There are about 160 acres to search that may add to the 215 unmarked graves discovered in British Columbia at the former Kamloops Indian residential school, the Tk’emlups te Secwepemc First Nation said Thursday.
The first area searched was an apple orchard because a child’s rib bone was found there, Sarah Beaulieu, a specialist in ground radar at the University of Fraser Valley, said at a news conference.
She said the subsequent discovery of a child’s tooth in another area indicated a wider search was needed.
Chief Rosanne Casimir said tales about the school, which at one time was the largest in Canada with an enrollment of 500 in the 1950s, passed by word of mouth and that led to the finding of 215 unmarked graves in late May.
They were “carrying a burden of truth forward,” she said. “This is a heavy truth. It has been referred to as a historic dark chapter but Indigenous people are very much alive with the repercussions that they’re living today.”
There have been three other disclosures of unmarked graves at former Indian residential schools, bringing the total to 1,308 since the Kamloops discovery.
At one time, 139 schools operated in Canada. The first opened in the 1920s – and in total, about 150,000 lndigenous children were, if necessary, taken from their families and forced to attend.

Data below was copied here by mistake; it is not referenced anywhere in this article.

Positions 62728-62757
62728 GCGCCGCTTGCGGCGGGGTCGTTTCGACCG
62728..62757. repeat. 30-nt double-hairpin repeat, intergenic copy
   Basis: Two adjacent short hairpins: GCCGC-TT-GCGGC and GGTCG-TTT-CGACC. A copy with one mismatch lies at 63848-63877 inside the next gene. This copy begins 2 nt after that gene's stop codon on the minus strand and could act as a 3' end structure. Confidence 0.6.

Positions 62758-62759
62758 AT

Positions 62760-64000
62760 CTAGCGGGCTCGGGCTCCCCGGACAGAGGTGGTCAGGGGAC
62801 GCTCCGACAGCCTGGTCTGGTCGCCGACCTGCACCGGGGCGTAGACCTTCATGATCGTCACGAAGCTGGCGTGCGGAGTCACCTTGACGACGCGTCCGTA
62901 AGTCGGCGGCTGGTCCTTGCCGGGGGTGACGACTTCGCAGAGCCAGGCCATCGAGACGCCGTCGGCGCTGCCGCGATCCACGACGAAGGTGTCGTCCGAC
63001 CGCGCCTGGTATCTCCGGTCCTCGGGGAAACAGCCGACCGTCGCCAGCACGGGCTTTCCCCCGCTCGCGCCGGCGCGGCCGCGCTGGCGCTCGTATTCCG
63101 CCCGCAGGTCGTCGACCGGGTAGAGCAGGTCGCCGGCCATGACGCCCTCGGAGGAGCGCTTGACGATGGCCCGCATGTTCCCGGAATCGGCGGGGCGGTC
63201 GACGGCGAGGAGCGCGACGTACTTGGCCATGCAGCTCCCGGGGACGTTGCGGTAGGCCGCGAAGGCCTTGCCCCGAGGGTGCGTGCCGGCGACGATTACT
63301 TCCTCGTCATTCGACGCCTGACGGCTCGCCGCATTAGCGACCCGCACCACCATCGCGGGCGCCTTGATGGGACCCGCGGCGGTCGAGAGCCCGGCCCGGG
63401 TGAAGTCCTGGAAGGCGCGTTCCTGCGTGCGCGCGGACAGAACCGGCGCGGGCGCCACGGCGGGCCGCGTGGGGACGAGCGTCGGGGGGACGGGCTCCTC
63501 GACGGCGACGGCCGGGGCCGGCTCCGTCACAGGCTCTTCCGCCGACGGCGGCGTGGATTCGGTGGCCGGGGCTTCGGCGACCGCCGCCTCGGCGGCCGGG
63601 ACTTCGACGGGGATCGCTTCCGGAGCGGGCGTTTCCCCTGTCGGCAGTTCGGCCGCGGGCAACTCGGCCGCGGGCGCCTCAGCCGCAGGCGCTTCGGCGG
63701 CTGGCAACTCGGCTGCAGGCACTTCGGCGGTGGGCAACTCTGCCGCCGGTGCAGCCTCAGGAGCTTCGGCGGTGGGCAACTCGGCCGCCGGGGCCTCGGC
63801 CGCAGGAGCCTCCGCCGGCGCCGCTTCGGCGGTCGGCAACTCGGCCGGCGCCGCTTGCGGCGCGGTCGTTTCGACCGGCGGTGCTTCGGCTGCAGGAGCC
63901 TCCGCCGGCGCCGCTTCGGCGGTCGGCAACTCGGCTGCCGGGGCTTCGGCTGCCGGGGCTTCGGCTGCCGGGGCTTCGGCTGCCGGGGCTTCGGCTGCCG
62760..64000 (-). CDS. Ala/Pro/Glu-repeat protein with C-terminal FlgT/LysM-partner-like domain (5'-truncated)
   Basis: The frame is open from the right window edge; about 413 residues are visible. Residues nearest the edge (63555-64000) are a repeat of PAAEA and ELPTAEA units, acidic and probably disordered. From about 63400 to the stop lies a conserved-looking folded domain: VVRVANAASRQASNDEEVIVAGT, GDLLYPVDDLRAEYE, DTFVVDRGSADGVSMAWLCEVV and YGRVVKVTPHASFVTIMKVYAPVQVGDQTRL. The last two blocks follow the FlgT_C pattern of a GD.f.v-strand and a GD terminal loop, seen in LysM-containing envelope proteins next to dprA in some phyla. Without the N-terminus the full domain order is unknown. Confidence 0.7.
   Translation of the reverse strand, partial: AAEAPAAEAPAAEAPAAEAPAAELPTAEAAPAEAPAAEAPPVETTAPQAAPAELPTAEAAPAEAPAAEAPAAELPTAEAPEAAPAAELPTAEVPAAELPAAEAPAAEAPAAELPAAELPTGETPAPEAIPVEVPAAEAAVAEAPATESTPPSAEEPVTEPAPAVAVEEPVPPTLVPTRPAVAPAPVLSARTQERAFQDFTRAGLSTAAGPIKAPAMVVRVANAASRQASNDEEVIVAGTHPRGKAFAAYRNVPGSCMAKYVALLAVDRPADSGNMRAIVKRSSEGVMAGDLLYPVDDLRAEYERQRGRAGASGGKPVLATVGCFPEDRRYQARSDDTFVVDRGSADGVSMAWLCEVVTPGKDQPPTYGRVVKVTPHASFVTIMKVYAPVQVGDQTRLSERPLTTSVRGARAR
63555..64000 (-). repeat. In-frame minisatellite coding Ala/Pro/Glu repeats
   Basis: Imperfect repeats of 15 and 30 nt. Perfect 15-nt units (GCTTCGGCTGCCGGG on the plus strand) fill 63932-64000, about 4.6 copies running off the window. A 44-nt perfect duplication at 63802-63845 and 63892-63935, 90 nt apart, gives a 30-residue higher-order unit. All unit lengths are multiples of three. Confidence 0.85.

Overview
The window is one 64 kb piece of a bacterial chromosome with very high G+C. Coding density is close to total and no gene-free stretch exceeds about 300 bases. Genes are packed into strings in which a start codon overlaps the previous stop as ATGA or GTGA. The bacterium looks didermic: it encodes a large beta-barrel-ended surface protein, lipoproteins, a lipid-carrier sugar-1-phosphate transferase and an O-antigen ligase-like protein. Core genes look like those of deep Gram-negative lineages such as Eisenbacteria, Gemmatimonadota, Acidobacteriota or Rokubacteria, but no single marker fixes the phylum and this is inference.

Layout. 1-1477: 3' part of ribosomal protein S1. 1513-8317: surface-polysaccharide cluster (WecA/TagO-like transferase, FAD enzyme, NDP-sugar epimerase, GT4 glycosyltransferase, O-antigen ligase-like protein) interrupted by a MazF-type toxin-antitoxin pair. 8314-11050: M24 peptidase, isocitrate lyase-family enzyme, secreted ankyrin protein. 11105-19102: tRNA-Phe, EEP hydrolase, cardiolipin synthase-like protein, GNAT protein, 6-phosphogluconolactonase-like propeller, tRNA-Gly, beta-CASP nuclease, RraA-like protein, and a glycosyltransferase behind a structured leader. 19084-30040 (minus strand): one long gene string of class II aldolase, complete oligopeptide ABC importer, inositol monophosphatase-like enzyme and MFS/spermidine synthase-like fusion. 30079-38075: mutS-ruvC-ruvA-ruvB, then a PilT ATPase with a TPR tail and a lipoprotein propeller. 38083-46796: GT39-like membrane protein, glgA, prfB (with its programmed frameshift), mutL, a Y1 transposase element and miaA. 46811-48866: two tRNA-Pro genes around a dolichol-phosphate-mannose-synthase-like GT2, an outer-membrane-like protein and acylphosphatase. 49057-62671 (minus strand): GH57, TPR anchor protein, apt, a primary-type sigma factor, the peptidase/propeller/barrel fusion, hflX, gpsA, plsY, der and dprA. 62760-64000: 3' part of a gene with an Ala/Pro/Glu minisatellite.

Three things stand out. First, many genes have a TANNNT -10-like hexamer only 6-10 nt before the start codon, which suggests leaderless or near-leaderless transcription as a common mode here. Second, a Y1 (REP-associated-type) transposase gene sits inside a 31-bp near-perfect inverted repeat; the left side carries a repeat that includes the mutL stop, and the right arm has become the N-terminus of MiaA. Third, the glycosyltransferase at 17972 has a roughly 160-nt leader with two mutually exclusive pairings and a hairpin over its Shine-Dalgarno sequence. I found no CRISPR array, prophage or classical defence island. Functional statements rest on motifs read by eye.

The goal was to eradicated Indigenous culture and replace it with white culture. The last school closed in 1996. It is believed that 4,000 died from disease, malnutrition and abuse and were buried at the schools often without their parent’s knowledge. Many schools were run by religious orders.
Survivors of the Kamloops school also said they recalled children as young as 6 being rousted from their beds to dig graves in the apple orchard, said the chief.
Casimir demanded the release of attendance records from the federal government to help identify the children.
She also said the Oblates of Mary Immaculate, the Catholic order in charge of the school for decades, must release its records.
But the chief stressed the demand for disclosure and the search for bodies was not motivated by vengeance.
“We are not here for retaliation. We are here for truth-telling,” said Casimir. “We are mapping a way forward to bring peace to those missing children, their families and their communities.”
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